Embracing AI led transformative change requires commitment, and gaining commitment requires a compelling change story that everyone in the company can embrace. Philips recognized this in 2011 when it launched its “Accelerate” program. Along with productivity improvements and portfolio changes (including a big pivot from electronics to health tech), the company shaped its change story around improving three billion lives annually by 2030, as part of a broader goal of making the world healthier and more sustainable through innovation. Massive thrust and investment was laid by Phillips leadership team on AI led transformation programs.
5.Is the leadership ready for the transformation?
Leading a successful AI led transformation requires a lot more than just picking the right moves and seeing them through. Among your other priorities: build momentum, engage your workforce, and make the change personal for yourself and your company. All of this means developing new leadership skills and ways of working, while embracing a level of commitment as a leader that may be unprecedented for you.
In the end, AI led strategy for transformation is a process and start of a journey …. embrace it or feel the heat of leaving behind. The new age competition is agile and nimble and AI led transformation strategy is a right move to thwart the competition.
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It’s time for boards to craft an AI led strategy . Three strategic aspects can help them and senior leaders to augment decision making process in the board meetings
In the boardroom, and the head of a major global conglomerate is in the hot seat. A director with a background in the manufacturing industry is questioning the economics, an assumption underlying the executive’s industry forecast: that the industry’s ratio of forecast will remain relatively constant. The business leader appears confident about the assumption of stability, which has implications for both the competitive environment and for financial results. But the director isn’t convinced: “In my experience, the forecast changes continuously with the economic cycle and needs to bake in assumptions,” he says, “and I’d feel a whole lot better about these estimates if you had some facts to prove that this has changed.” and the rest of the board doesn’t have it. Finally, the chairman intervenes: “The question being raised is critical and not just for our manufacturing business but for our entire strategy. We’re not going to resolve this today, but let’s make sure it’s covered thoroughly during our strategy off-site and he added , “let’s have some good staff work in place to inform the discussion.”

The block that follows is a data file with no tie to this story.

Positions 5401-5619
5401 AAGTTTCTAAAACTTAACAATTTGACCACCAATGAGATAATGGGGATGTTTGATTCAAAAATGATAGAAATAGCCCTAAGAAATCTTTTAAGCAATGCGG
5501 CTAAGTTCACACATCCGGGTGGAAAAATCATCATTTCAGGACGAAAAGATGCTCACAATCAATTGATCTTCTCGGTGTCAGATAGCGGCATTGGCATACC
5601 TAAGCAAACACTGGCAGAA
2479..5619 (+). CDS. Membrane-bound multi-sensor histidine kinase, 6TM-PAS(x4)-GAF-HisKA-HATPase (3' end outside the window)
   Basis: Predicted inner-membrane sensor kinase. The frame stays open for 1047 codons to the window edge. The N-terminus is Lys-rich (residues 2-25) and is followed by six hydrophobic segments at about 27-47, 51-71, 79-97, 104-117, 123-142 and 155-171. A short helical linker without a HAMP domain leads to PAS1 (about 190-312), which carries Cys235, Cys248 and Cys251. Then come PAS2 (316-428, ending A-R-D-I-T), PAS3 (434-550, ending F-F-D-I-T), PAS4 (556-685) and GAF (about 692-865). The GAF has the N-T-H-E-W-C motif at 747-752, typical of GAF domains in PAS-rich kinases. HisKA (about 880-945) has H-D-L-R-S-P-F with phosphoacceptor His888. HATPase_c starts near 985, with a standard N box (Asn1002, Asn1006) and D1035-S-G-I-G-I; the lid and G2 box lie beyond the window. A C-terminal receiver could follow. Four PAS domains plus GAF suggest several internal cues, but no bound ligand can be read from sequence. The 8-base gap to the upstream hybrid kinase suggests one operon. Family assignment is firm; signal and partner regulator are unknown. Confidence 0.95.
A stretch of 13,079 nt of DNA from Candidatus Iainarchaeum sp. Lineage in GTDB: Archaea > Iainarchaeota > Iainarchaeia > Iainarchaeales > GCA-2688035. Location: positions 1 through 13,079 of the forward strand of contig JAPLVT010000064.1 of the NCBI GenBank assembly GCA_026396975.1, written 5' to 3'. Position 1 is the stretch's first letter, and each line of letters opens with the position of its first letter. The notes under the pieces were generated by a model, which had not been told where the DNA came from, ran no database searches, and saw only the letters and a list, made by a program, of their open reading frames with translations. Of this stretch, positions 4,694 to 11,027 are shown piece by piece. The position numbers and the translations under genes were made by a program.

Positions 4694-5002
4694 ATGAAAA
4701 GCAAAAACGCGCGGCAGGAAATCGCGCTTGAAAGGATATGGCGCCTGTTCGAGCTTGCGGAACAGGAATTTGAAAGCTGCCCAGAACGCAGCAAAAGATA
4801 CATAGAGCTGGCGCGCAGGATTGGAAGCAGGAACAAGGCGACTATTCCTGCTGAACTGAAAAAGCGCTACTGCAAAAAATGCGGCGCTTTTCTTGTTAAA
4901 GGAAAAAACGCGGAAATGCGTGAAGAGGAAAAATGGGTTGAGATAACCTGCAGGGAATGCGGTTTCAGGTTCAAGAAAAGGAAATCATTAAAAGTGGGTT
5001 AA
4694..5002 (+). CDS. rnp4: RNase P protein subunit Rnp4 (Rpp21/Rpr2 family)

If the preceding exchange sounds familiar, it should: in the wake of the financial crisis, we find that uncomfortable conversations such as this one are increasingly common in boardrooms around the world as corporate directors and executives come to grips with a changed environment. Ensuring that a company has a great strategy is among a board’s most important functions and the ultimate measure of its stewardship. Yet even as new governance responsibilities and faster competitive shifts require much more—and much better—board engagement on strategy, a great number of boards remain hamstrung by familiar challenges.
Enter AI led strategy for boards
For starters, there’s the problem of time: most boards have about six to eight meetings a year and are often hard pressed to get beyond compliance-related topics to secure the breathing space needed for developing strategy. A recent survey of board members to learn where they’d most like to spend additional time, two out of three picked strategy. A related finding was that 44 percent of directors said their boards simply reviewed and approved management’s proposed strategies. Why such limited engagement? One likely reason is an expertise gap: only 10 percent of the directors felt that they fully understood the industry dynamics in which their companies operated. As a result, only 21 percent of them claimed to have a complete understanding of the current strategy .
What’s more, there’s often a mismatch between the time horizons of board members and of top executives , and that lack of alignment can diminish a board’s ability to engage in well-informed give-and-take about strategic trade-offs. “The chairman of my company has effectively been given a decade,” says the CEO of a company “and I have three years—tops—to make my mark. If I come up with a strategy that looks beyond the current cycle, I can never deliver the results expected from me. Yet I am supposed to work with him to create long-term shareholder value. How am I supposed to make this work?” It’s a fair question, particularly since recent shows that major strategic moves involving active capital reallocation deliver higher shareholder returns than more passive approaches over the long haul, but lower returns over time frames of less than three years.
Compounding these challenges is the increased economic volatility prompting many companies to rethink their strategic rhythm, so that it becomes less calendar driven and formulaic and more a journey involving frequent and regular dialogue among a broader group of executives. To remain relevant, boards must join management on this journey, and management in turn must bring the board along—all while ensuring that strategic co-creation doesn’t become confusion or, worse, shadow management. This is where curating AI strategy for competitive advantage and informed decision making comes to the picture.